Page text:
"All his clothes were destroyed. His uniform is gone and his bag and notebooks are covered with mud," Jennifer said. She has offered to do the laundry of fellow evacuees in order to pay for just a few notebooks and pencils so that RJ and the rest of her children can study again. This means having to brave the brackish water to a barangay hall around the corner to fill a pail with clean water, and then making the trip back.
Jaime de Venecia, a sixth grader at Liberato Damian, fled to the school on Saturday morning with his parents and three siblings. His dream is to graduate from school and get a good job so that he can help his parents. He spends the days anxiously waiting for the waters to recede.
"When the flood waters go down, I really want to go back to school already but I can't also go back because I don't have school things and clothes which we were unable to save in the rush to save ourselves from the onrushing flood waters."
Tropical storm Ondoy's aftermath ushered in a great wave of volunteerism and goodwill toward those affected by the deadly storm. However, while most efforts have understandably gone toward filling the immediate and material needs of affected families such as food, shelter and clothing, the specific needs of children must also be met.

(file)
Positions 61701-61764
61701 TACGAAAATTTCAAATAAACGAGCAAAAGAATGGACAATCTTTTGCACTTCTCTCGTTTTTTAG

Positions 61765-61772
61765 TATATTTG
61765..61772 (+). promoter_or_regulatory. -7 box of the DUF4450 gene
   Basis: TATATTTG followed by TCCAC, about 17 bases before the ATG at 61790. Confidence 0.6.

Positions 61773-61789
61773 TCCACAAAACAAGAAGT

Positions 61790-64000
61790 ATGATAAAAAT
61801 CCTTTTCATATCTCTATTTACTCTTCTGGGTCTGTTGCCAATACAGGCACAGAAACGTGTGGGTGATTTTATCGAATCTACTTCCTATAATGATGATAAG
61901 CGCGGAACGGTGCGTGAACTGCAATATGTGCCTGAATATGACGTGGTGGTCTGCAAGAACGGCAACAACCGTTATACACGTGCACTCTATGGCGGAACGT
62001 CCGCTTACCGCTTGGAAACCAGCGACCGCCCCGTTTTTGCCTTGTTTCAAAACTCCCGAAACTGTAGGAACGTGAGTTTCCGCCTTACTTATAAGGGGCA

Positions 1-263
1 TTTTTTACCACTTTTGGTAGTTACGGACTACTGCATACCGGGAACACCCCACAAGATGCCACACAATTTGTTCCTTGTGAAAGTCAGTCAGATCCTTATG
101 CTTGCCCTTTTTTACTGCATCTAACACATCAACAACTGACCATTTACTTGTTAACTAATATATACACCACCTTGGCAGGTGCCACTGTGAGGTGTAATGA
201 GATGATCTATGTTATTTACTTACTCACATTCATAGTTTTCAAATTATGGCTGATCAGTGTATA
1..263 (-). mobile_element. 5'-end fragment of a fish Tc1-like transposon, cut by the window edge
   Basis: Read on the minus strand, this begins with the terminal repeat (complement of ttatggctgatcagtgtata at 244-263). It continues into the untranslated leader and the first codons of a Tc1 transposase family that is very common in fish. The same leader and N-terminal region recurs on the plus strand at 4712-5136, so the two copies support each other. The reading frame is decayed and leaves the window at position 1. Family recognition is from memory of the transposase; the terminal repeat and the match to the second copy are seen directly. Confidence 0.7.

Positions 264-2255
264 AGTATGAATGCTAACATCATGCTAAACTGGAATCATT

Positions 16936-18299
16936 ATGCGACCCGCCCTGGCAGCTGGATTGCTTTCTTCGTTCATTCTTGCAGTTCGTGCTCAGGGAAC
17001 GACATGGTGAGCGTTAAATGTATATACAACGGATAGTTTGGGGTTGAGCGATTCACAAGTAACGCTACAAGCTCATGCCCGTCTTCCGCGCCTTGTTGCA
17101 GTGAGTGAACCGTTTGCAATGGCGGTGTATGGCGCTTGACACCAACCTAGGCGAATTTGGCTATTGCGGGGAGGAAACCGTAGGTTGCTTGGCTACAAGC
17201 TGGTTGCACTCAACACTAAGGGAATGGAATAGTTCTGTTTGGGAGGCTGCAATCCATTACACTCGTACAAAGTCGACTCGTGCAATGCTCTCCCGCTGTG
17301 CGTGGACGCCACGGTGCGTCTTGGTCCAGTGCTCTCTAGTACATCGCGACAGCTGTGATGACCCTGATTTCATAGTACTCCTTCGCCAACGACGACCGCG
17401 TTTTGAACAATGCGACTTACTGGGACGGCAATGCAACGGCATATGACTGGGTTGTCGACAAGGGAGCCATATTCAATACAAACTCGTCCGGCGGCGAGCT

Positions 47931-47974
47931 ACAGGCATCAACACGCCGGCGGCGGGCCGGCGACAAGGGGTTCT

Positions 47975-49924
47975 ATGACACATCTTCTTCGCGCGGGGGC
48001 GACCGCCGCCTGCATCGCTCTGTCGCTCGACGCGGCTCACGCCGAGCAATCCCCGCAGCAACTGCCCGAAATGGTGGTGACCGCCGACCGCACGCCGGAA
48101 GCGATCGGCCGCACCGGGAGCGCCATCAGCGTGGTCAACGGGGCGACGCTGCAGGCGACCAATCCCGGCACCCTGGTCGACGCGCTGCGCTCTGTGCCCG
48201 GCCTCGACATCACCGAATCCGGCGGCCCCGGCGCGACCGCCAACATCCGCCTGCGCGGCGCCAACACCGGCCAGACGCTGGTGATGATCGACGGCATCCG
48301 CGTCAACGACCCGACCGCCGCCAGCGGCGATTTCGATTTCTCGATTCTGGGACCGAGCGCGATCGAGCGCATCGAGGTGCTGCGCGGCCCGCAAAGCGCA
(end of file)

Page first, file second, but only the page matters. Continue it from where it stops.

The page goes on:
"In times of emergencies, concerns of children are not given enough prominence," said UNICEF Education Chief Ma. Lourdes de Vera. "From the point of view of children, what they need is normalcy. We need to ensure that they have creative experiences. That's their world. Without it, their world crumbles."
Although classes have resumed, teachers and school officials fear that it will take some time before any sense of normalcy can return. On the first day back, teacher Melorine Gallardo, who handles preschool and Grade 2, said none of her students were able to attend. On the second day, two students managed to come to school. In addition, many teachers were also affected by the floods and some have become evacuees themselves.
Principal Arsenia Soriano said that overall, only about 7 to 10% of the school's 1600 student population have been able to go back to school. Although they are a safe refuge for many evacuees, many school buildings were also damaged in the storm and several remain flooded. In Pasig alone, 34 out of the city's 40 schools were affected by tropical storm Ondoy, with 21 serving as evacuation centres. At the Liberato Damian Elementary School, nine classrooms were devastated and hundreds of books and basic school supplies such as chalk, were destroyed. School officials estimate that it may take months before things get back to normal.